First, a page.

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You Do Not Need To Be in a Car to Get Charged with a DUI in Florida

A 54-year-old man was arrested on a Florida bridge and charged with felony DUI. This may not sound very surprising, until you learn that he was in a motorized wheelchair.

Reports indicate that the 54-year-old man was blocking multiple lanes of travel on a bridge and that the odor of alcohol was extremely strong, according to NBC News. The 54-year-old Floridian refused to take a field sobriety test. Florida law requires you to take a sobriety test if you are arrested for a DUI. Florida has an implied consent law (statute 316.1932) establishing that if you are lawfully arrested by a Florida police officer who has probable cause to believe you have been operating a motorized vehicle under the influence of alcohol, then you impliedly consent to taking a sobriety test in order to determine whether you are intoxicated.

If you refuse to take a sobriety test, you will lose your license for one year for the first refusal. If you refuse for a second time, your driver’s license will be suspended for 18 months and you will face other penalties including a potential jail sentence. The man’s refusal to take a sobriety test likely contributed to the DUI charges escalating to the felony.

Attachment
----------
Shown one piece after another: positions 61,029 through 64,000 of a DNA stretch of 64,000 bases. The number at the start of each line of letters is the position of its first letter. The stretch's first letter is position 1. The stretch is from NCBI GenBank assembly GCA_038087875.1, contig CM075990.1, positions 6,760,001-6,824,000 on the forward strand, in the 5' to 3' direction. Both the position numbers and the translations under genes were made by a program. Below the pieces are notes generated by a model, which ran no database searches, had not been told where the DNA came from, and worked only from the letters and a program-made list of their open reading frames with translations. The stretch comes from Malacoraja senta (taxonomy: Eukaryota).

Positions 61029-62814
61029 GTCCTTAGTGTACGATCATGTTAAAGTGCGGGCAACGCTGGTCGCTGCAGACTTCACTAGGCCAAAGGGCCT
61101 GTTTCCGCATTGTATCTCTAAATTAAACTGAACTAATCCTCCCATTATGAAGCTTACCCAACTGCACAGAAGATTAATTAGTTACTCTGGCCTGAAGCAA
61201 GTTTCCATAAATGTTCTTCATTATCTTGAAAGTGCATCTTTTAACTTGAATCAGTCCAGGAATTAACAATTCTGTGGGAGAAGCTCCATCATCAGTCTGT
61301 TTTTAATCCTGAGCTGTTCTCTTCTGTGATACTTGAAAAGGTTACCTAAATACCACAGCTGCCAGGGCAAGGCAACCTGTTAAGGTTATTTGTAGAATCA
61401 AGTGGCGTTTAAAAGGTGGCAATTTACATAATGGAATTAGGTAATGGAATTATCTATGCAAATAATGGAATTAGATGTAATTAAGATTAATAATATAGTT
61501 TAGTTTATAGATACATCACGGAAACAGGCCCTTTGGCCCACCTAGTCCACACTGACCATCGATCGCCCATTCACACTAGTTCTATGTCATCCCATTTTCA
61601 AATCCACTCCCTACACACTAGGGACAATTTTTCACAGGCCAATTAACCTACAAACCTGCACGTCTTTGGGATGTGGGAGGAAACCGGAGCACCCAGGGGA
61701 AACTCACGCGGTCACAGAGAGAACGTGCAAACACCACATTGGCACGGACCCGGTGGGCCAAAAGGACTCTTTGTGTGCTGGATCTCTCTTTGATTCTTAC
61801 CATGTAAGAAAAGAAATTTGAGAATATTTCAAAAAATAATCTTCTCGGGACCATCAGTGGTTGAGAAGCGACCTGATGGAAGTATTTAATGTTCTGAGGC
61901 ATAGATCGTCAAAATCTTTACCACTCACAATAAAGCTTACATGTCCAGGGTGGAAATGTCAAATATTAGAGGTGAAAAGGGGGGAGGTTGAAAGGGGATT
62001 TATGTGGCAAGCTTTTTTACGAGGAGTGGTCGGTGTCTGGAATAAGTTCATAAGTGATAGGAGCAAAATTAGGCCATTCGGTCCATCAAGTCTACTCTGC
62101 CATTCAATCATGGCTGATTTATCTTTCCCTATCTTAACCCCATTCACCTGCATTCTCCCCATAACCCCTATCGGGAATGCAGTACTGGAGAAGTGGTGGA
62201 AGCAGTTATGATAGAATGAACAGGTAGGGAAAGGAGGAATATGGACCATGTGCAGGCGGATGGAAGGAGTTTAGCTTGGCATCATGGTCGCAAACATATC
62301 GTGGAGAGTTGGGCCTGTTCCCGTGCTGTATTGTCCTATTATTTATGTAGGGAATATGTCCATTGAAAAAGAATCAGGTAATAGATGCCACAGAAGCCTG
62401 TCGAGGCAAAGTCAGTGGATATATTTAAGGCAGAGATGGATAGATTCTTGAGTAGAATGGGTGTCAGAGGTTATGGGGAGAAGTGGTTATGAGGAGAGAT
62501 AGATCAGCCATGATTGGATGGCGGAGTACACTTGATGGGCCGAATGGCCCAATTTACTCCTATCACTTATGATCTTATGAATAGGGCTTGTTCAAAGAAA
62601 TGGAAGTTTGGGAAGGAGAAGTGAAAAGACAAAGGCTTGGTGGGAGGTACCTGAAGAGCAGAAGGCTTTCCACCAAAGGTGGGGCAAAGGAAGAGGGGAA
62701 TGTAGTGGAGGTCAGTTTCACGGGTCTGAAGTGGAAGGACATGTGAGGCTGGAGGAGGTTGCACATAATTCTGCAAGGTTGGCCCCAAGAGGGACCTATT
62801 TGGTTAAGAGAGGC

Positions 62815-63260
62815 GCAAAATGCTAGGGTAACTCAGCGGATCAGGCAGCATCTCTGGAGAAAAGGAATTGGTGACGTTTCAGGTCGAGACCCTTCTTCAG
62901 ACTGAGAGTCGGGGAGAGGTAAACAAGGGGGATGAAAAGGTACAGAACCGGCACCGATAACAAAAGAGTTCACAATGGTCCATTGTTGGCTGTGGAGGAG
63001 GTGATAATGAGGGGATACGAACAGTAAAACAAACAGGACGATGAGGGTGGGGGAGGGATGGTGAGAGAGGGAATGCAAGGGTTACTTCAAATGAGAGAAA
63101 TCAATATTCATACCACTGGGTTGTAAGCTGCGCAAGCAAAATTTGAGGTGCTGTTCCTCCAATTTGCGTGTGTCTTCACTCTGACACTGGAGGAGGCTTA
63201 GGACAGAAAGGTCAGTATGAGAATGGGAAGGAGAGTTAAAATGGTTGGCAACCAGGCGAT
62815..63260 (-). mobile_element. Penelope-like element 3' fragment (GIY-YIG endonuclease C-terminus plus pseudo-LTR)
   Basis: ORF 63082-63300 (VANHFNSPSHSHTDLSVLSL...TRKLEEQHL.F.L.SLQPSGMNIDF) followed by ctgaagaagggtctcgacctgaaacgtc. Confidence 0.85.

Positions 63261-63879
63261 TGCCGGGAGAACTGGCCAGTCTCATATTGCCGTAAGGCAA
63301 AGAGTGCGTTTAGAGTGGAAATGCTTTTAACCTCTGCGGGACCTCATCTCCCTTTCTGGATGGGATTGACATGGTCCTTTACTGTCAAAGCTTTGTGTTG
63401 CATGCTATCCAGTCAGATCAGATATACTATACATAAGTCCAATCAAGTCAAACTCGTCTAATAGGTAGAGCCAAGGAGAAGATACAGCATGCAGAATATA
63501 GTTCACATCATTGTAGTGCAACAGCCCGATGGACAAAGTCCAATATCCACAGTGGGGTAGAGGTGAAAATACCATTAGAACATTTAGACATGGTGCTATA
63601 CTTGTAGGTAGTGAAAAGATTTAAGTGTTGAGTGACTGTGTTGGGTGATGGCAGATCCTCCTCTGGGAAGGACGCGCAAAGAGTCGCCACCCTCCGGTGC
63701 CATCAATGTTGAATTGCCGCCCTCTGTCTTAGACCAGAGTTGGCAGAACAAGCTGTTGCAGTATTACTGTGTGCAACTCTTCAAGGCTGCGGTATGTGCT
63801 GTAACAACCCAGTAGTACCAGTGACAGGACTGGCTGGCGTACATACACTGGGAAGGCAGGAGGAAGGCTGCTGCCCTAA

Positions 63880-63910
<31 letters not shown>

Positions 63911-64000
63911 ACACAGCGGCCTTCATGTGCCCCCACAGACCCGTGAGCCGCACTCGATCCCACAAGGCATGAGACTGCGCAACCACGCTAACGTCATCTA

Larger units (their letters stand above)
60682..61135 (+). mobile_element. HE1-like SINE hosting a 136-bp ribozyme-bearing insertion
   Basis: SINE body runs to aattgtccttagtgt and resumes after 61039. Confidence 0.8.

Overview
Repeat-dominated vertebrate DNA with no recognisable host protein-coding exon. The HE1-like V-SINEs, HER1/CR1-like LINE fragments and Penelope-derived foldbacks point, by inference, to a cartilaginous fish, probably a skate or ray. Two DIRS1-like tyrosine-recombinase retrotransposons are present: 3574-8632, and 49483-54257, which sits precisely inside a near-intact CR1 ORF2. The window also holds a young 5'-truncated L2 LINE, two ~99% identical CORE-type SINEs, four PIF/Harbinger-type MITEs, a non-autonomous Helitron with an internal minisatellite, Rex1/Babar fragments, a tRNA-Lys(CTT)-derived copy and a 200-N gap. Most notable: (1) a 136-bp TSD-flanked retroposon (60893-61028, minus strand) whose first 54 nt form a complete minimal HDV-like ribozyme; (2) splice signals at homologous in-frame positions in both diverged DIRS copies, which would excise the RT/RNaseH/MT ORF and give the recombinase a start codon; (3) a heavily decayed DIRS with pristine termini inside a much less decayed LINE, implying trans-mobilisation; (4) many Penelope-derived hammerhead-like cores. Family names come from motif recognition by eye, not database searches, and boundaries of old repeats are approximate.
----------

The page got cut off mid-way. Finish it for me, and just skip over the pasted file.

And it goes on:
If the sobriety test refusal was not bad enough, the 54-year-old man also has an extensive DUI record. He was convicted of DUI in 1998 and 2013.

Ramifications of a Felony DUI

Though it may be somewhat comical to envision a man being charged with a DUI while in his wheelchair, the ramifications of a felony DUI conviction are quite serious. Under Florida law, a felony DUI conviction is typically reserved for repeat offenders (see above). A person may face felony DUI charges they are convicted of a third DUI within 10 years (the 54-year-old man qualified). A felony DUI is categorized as a third-degree felony carrying a punishment of up to 5 years in prison and a monetary fine totaling $5,000.

Ramifications of a Felony Conviction

Along with a potentially lengthy prison sentence and a large fine, there are numerous other penalties associated with a felony conviction. For example, a felony conviction can result in the following:

  • Loss of your ability to vote in elections
  • Inability to apply for certain jobs
  • Inability to rent an apartment or qualify for a home loan
  • Loss of the right to serve on a grand jury
  • Inability to enlist in the military
  • Loss of certain federal licenses
  • Loss of your driver’s license

Speak to an Experienced DUI Defense Lawyer Today

As you can see, a felony conviction, including a felony DUI conviction, can have life-altering consequences. You could be looking at a loss of your liberty through a lengthy prison sentence, a huge hit financially, along with a host of other penalties. Do not take this lying down. Stand up and fight for your rights. Contact the Skier Law Firm, P.A. in Florida to discuss what happened and what defenses may be available to you.

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